While some sects of Christianity preach generosity and compassion for the disadvantaged, others weigh more heavily on the “prosperity gospel.” This rationale espouses that those who work hard and put their faith in the Lord flourish, whereas the slothful and unrepentant do not. This can be seen in the parable of the talents in Matthew 25:14-30, where a master gives three of his slaves varying amounts of talents, or property, to do with as they will while he is away. Two of them put their talents to work (in other words, they invest), while the third stows his talent away. The first two earn their master more talents and receive praise, while the latter is admonished as wicked and lazy.

The prosperity gospel, most clearly seen in evangelical and Mormon followings, largely rejects governmental remedies for impoverished communities in favor of faith and travail. Both groups are staunchly against welfare programs. In their eyes, using the welfare system creates a “mentality of dependency.” This prejudice perpetuates the myth that hard work and gumption alone cultivate success, while ignoring the harsh reality of systemic barriers.

Many evangelicals and Mormons further condemn the poor as eager for “handouts,” contributing to the stigma that they are not hard-working. A poll by the Washington Post and the Kaiser Family Foundation found that, compared to the nonreligious, white evangelicals were three times more likely to blame poverty on a lack of effort. Yet, empirical evidence from the Labor Center at University of California-Berkeley shows the contrary: The impoverished are often victims of circumstance and will do everything they can to improve their situation. However, most cannot simply claw their way out. Those struggling face many barriers, including health care costs, housing costs, transportation costs, education, adequate nutrition and childcare in order to be able to hold a job. All of these disadvantages could be overcome with the implementation of proper governmental policies. Yet, many Christians would rather focus on charity and eliminate these programs altogether.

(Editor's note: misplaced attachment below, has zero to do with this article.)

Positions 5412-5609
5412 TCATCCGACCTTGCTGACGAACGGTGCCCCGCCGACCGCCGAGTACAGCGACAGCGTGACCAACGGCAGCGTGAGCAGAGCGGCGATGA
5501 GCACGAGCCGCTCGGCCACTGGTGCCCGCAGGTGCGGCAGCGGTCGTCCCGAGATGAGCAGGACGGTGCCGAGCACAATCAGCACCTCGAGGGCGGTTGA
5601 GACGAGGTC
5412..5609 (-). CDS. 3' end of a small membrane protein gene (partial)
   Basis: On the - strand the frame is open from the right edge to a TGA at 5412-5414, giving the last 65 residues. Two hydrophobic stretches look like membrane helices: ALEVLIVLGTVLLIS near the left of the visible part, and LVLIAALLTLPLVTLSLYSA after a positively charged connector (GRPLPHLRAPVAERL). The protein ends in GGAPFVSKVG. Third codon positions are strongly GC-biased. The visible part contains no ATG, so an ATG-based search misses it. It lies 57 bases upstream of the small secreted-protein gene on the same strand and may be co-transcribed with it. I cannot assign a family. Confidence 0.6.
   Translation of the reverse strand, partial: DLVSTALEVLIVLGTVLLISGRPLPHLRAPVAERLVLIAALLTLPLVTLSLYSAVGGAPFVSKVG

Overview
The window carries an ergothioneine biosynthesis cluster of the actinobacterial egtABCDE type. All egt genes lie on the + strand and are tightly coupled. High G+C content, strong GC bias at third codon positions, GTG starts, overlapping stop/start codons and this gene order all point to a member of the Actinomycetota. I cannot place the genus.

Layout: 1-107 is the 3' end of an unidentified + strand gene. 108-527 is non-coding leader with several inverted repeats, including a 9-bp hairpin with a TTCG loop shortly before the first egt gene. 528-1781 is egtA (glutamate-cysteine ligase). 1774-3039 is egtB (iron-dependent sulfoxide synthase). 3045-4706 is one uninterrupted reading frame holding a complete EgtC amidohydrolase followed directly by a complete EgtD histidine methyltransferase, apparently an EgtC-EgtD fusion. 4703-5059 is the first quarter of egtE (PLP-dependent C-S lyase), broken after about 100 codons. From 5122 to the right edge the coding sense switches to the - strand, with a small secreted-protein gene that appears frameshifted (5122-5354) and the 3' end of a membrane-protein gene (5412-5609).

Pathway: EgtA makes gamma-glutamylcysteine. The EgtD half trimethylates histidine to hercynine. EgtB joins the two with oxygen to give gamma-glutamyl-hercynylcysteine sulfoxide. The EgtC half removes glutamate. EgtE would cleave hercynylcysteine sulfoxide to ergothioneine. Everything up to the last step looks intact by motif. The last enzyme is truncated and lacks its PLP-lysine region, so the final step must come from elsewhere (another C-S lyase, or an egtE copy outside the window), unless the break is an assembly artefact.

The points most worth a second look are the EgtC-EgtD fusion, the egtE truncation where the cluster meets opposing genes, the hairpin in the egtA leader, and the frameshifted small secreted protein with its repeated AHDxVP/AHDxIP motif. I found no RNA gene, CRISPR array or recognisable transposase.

If charities are the supposed solution to human misfortune and suffering, then it’s important to examine how donations to charities and religious entities play out in our communities. According to Christianity Today, from 2015 to 2016 there was a 2.2 percent rise in cash contributions, equating to a total of $12.6 billion, to evangelical ministries. At the same time, these very ministries decreased funding to education by 8.3 percent, rehab by 5.4 percent, community development by 2.6 percent, and relief and development by 1.2 percent. The areas with the largest increases in funding were literature and publishing (13.2 percent), adoption (11.4 percent), and camps and conferences (10.1 percent). An additional study by The Giving Institute noted that 32 percent of all charitable donations in 2015 went to churches.

Together, the aforementioned statistics indicate that much of the funding churches receive directly benefits the religious institutions themselves, rather than those vulnerable in the community. How, then, does this form of charity suffice to provide for those in need?

Regardless of efficacy, believing that giving to charity is the only way to help the less fortunate ought to correlate with increases in charitable donations, but it does not. In a study done by Nonprofits Source, Christians who donate give 2.5 percent of their income to charity. On the other hand, research by economists at Texas A&M University found that 61 percent of American households, not accounting for religion, gave 3.7 percent of their income to charity. These statistics suggest that adhering to a Christian belief system, including but not limited to concepts of charitability, does not ensure higher rates of donations.